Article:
Having a programming background in OOP, it generally was easy for me to pick up unrealscript.. I understood how to look through the example engine/core classes and to figure out how to build based off of those... and I went from there. Having a strong base in OOP previous to learning Unrealscript helps a lot.. as im sure others have said.

                One thing I was annoyed at was finding some quick samples of how to do something with unrealscript, when the only outcome was people using Kistmet.. which is great for what its ment for.... but frustrating when you cant use kismet.

                Another tough learning curve for me was figuring out how the engine handles the objects and how to interact with other objects and classes.. but generally I picked it up in 6hours.


                  I would say game making is hard on geenral. Even if some program are just more intuitive or more easy to understand in th eother and they offer less power or less control. For instance in modeling. Maya is hard for some reason, harder than sketchup but I can model anything with sketchup because it lack of controls. UDK is not hard if you consider that you can create a AAA game with and this is a tool use by team made of several professionals. You are not one that's the reason it's hard. If it was easy you'd seen more game made with the udk already.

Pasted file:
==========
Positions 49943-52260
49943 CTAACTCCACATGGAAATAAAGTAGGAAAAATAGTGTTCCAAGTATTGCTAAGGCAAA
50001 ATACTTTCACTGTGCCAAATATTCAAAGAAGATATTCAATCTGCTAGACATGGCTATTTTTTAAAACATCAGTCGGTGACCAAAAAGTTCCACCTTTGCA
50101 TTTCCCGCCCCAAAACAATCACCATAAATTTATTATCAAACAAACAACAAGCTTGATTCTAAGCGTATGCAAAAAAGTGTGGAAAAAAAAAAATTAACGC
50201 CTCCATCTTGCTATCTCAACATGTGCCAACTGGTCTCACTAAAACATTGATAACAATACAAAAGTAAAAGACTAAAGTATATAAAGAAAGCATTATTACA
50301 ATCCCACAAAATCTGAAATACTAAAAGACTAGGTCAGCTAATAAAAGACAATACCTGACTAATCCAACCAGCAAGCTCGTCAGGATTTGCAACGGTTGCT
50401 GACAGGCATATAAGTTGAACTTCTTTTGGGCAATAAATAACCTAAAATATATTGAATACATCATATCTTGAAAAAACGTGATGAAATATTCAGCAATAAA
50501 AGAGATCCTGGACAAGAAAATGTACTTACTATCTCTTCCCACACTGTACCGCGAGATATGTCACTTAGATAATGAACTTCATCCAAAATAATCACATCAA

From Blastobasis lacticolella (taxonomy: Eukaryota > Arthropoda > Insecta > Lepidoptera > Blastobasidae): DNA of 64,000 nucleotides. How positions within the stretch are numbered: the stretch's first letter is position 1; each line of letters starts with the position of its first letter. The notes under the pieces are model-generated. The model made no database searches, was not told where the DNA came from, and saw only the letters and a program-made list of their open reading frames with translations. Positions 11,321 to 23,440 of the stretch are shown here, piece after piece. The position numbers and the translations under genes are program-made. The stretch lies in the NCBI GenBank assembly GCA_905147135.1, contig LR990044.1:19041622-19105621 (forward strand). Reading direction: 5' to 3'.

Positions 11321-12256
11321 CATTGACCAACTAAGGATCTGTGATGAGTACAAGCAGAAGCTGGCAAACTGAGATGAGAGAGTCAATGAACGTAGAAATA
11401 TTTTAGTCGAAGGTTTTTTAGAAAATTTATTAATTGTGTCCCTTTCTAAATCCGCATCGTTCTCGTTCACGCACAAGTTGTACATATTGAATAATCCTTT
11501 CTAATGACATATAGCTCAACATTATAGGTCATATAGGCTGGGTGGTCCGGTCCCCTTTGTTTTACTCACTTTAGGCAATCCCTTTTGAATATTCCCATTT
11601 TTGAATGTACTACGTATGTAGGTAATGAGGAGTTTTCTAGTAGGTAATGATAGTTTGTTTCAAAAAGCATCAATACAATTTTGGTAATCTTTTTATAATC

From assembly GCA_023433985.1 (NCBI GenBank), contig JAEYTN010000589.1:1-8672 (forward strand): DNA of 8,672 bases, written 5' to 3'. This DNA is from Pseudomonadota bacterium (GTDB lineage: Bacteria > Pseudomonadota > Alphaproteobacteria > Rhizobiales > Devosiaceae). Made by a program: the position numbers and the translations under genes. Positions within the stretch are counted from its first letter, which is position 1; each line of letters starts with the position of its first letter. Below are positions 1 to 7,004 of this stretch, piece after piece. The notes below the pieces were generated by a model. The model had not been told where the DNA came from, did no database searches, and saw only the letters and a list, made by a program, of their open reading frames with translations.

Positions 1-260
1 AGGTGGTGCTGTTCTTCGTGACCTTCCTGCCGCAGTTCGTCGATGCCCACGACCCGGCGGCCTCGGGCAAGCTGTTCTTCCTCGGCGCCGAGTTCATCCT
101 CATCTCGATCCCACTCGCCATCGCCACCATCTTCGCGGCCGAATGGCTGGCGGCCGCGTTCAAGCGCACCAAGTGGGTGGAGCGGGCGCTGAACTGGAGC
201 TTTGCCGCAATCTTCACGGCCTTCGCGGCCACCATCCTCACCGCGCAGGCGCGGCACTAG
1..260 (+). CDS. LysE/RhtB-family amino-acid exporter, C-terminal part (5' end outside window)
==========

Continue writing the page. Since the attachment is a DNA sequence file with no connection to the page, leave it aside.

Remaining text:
If you have no experience in game development you are starting from ground up so basically don't expect to do any really impressive and playable demo before at least 6 months.


                    maybe epic can put something similar to xna's starter kits into future xdk releases? have a starter kit for rts, platformer, racing, shooter, etc.

                    that way, folks who are interested in a certain genre can build upon a specific starter kit framework and not spend too much time figuring out how do i change a fps based engine into a platformer based game?

                    it would ease new folks into the udk-way of things. :P